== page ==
Every day when we venture into the field we should be constantly scanning for hazards and documenting them on our FLRA/FLHA cards. Usually we jot down the same common hazards over and over, day after day because we believe we “know” these typical hazards intimately. By doing this, we tend to overlook or “under-see” important line of fire hazards present when we are working the same job or task that we have many times before. Why do some of us tend to miss a few of the line of fire hazards? Is it because we’ve become complacent – too good at our jobs to look a little more closely and identify those hazards we didn’t know we didn’t know? Are some of us that confident we’re not going to get hurt?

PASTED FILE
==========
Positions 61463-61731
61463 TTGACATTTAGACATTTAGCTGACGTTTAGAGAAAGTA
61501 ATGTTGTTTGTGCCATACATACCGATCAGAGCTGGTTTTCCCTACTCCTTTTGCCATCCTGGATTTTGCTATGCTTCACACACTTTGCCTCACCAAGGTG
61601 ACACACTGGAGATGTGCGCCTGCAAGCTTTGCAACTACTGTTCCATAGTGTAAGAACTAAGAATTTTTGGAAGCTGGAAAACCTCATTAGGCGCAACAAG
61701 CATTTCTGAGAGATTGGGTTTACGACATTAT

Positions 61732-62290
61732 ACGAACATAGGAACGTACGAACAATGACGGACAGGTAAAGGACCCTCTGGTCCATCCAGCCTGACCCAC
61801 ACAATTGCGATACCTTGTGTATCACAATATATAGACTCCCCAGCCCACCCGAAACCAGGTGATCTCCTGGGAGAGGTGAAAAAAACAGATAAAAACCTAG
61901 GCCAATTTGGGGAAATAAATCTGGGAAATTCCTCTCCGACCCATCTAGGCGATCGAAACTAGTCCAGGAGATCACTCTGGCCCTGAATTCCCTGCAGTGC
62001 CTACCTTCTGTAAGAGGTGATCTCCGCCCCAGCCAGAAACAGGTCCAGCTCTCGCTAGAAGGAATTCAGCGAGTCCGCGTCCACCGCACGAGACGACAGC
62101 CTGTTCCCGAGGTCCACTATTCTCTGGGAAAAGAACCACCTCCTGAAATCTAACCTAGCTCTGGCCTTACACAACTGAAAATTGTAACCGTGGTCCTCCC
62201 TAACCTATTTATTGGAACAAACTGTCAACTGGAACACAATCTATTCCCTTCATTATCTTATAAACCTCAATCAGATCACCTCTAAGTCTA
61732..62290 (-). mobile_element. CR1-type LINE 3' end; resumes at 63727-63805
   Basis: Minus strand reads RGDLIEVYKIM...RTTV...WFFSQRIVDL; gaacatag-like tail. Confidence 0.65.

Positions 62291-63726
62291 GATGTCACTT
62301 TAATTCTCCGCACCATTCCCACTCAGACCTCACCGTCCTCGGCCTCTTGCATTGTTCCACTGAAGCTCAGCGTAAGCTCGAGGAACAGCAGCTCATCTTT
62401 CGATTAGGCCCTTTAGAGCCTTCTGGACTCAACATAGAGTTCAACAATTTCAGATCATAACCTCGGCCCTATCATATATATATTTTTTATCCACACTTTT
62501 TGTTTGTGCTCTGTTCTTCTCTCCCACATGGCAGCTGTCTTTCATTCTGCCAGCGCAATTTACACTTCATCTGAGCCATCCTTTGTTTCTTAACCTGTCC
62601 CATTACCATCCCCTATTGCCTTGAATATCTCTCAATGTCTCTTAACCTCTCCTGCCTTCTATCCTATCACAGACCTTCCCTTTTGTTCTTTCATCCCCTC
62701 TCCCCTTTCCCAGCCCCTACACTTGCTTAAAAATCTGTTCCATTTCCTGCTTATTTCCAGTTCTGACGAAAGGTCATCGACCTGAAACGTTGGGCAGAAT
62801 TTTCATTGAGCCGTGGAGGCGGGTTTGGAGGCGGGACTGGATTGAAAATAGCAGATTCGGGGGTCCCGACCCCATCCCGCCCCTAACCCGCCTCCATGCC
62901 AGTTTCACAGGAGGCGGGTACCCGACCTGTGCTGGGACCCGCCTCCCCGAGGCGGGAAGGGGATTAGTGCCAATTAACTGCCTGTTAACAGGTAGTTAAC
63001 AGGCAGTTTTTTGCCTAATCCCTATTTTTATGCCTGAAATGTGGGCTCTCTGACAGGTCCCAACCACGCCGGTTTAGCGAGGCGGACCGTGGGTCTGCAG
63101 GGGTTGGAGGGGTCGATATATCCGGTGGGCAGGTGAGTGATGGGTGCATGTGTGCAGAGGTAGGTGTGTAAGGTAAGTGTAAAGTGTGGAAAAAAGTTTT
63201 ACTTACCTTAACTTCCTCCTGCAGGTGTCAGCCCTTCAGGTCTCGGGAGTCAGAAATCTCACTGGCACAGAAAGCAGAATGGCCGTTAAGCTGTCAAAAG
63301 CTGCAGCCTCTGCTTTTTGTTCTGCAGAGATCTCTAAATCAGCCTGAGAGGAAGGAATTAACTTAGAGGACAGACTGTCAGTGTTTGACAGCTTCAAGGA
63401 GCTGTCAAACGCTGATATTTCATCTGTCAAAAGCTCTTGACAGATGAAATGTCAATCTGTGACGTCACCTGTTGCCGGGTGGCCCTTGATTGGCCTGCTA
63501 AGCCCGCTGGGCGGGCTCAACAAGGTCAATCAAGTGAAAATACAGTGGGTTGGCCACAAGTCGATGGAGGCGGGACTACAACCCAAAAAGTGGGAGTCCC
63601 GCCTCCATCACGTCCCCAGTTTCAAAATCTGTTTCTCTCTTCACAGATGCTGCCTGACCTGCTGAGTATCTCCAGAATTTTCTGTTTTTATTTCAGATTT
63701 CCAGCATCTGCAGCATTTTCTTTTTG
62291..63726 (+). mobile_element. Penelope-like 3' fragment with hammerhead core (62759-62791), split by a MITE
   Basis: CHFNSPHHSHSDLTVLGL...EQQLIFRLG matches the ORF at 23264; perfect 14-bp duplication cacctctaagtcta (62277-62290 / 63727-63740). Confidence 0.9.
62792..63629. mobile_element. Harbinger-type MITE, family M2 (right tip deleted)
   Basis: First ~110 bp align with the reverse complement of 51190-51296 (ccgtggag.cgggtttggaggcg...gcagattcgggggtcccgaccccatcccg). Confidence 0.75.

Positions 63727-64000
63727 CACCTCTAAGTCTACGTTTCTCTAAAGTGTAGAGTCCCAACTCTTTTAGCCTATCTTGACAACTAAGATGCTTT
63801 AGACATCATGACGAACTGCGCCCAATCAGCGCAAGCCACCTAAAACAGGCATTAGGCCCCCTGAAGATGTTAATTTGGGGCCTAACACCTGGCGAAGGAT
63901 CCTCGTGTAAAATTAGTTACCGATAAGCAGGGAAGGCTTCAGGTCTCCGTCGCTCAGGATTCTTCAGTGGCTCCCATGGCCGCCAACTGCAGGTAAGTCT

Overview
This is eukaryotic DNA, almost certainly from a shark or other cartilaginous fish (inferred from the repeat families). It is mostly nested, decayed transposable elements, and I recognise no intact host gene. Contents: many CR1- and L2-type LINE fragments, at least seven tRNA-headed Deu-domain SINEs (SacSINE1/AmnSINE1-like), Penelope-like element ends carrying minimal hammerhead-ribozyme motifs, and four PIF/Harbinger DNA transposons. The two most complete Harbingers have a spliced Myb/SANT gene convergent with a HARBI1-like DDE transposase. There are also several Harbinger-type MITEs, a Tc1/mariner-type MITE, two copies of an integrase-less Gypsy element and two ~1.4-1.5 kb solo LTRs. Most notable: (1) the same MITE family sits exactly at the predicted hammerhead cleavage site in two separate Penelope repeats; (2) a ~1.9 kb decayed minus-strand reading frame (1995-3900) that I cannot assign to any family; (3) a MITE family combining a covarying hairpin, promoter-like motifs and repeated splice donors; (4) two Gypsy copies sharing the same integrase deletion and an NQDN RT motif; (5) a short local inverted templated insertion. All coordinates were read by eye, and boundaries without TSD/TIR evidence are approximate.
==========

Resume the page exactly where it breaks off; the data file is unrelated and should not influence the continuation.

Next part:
What is the value of a Hazard Hunt?

Performing group Hazard Hunts on our mobile equipment encourages the workers to identify and discuss the line of fire hazards. Because everyone identifies with different hazard sets, the group activity ensures that some of the hazards identified will be previously unknown to some.

How to complete a Hazard Hunt:

In groups of 3 or 4, workers go out to a piece of equipment – identify and discuss crushing hazards, striking hazards, stored energy hazards, or any other other potential line of fire hazard. The identified hazards are documented on a Hazard Hunt form by the workers and handed in to a supervisor upon completion.

Use one of our forms to assist with the task!

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